Good Content from Diverse Voices
EB:What do you think are the number one or two action steps that any media company or service can really do to help forward DEI and legitimize its brand purpose?
Jarl: I think it’s a hugely important topic for everybody, not just media companies. It’s an issue for museums, for example, which are questioning this historical perspective on white European males in their collection. It’s a huge issue in the art world; the museums aren’t making as much progress as the art world and the galleries are. Some of the new contemporary museums are doing a much better job of doing exhibitions from women and people of color.
I’m not an expert on this, but I think there’s been progress. I think one of the big challenges for every organization has been limited number of people with background or expertise in any particular field, whether it’s broadcast or whether it’s the museum world. And there’s a huge amount of demand for people of color in some of these roles. My personal experience at NPR was bringing people in who were terrific, with a great sensibility, intelligence, doing great work. Now, NPRs a not-for-profit and very quickly somebody comes in and snags them. We’d bring them in, train them in our ways and our sound. And in 18 months or two years, they were off to a much bigger paycheck, which was great for them. But, then you’re back to square one to fill this position. [Hear Insider Interviews Epi 15 with NPR CMO Michael Smith on this topic.]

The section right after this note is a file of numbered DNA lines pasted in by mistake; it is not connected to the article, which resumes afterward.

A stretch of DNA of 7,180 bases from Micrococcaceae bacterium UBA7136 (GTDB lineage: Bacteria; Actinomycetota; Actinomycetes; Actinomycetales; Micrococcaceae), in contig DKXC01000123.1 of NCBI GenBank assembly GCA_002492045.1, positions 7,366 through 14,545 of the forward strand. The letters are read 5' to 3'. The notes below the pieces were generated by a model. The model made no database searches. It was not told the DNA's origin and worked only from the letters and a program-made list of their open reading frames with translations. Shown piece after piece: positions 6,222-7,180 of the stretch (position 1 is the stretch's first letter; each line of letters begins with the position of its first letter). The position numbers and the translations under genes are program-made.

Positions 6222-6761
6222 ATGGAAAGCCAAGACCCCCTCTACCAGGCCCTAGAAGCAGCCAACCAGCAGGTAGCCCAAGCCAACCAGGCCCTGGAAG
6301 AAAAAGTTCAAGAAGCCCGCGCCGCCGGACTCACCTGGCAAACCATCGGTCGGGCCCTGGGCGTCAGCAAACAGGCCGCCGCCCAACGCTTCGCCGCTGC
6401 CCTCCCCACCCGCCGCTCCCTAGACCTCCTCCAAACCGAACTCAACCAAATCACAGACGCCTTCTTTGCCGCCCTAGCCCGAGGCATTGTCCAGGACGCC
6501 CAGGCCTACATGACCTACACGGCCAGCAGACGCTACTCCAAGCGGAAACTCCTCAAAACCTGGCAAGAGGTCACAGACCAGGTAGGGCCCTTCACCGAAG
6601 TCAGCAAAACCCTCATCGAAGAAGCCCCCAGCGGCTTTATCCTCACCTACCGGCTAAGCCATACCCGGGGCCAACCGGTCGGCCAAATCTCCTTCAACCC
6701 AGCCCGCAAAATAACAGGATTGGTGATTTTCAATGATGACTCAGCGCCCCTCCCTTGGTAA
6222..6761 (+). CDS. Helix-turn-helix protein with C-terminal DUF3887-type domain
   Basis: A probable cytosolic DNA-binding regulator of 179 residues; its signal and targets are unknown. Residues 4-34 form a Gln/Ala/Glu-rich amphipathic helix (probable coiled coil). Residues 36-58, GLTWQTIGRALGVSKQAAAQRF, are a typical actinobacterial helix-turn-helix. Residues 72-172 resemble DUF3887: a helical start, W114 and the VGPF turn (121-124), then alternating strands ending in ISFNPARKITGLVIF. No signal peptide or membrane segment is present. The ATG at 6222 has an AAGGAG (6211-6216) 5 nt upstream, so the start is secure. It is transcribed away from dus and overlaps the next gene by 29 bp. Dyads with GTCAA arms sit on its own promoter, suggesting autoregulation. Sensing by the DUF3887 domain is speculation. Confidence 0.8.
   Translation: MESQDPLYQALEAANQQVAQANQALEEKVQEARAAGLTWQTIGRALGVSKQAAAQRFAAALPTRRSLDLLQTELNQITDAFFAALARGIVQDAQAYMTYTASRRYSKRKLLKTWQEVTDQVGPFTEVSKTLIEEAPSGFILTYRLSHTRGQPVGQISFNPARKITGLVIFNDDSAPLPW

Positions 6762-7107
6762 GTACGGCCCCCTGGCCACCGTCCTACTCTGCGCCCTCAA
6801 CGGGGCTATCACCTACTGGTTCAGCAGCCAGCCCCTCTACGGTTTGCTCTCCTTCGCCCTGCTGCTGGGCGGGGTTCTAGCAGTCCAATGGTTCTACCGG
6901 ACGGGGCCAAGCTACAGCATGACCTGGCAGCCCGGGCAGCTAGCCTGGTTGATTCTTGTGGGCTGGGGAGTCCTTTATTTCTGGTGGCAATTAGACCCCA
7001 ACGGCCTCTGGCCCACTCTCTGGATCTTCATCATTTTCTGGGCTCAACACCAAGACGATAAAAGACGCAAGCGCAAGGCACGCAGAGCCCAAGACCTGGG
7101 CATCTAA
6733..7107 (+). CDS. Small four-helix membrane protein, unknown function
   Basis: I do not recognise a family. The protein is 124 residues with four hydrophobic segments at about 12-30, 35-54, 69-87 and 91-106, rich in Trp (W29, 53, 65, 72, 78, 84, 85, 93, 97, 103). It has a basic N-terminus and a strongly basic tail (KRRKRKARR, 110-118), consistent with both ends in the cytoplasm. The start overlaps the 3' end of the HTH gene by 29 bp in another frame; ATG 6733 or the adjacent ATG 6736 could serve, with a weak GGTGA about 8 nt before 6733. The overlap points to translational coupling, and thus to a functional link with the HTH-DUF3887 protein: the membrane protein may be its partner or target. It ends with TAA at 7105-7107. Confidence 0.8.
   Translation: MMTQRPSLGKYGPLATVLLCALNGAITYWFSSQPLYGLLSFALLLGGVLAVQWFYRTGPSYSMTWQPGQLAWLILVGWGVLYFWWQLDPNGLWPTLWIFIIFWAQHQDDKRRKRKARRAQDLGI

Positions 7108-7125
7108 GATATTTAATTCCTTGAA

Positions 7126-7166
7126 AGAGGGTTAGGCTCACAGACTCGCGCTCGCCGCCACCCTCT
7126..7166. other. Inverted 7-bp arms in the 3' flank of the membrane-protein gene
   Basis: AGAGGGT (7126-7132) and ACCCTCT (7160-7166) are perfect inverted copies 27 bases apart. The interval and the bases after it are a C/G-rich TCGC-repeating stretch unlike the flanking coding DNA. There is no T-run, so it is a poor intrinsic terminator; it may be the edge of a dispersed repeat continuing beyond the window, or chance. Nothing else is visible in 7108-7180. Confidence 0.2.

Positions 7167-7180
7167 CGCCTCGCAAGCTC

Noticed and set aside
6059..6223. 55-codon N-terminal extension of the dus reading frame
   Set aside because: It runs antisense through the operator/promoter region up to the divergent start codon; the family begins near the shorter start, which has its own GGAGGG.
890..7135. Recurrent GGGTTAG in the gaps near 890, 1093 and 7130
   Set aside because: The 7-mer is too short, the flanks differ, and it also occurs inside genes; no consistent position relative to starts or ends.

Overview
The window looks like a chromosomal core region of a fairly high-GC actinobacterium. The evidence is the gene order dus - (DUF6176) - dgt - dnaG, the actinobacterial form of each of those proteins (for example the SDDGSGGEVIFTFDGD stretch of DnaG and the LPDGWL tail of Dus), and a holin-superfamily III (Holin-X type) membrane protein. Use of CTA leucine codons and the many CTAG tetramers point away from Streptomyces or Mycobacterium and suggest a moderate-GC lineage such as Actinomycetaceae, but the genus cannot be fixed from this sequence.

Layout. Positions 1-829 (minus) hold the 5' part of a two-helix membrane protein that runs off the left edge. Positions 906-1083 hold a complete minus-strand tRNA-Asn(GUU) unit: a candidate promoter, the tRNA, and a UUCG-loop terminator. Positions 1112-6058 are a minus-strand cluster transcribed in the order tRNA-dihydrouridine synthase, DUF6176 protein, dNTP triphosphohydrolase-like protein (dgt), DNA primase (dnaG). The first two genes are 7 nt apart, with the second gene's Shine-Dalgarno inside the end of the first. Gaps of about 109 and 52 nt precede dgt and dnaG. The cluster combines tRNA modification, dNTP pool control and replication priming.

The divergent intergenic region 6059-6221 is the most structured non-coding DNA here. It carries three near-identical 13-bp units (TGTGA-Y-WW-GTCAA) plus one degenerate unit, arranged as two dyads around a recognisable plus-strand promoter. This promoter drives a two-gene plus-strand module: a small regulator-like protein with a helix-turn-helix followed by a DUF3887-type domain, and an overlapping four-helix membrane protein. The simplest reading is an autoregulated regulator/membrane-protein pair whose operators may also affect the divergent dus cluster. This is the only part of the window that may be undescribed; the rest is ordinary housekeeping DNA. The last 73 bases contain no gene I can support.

The Art of Giving
E.B.:You’ve been working to amplify the voices of diverse artists. Can you explain the LAND grants you and your wife, Pamela, have bequeathed?
Jarl: We’ve had the family foundation for 25 years and to have more impact, decided to write fewer checks, but write bigger checks and really get behind projects we really believe in. I’d say 85% of what we do is LA County-based, where we live and it’s around social justice. There are a lot of issues and problems here, but there are also some beautiful things and some beautiful opportunities.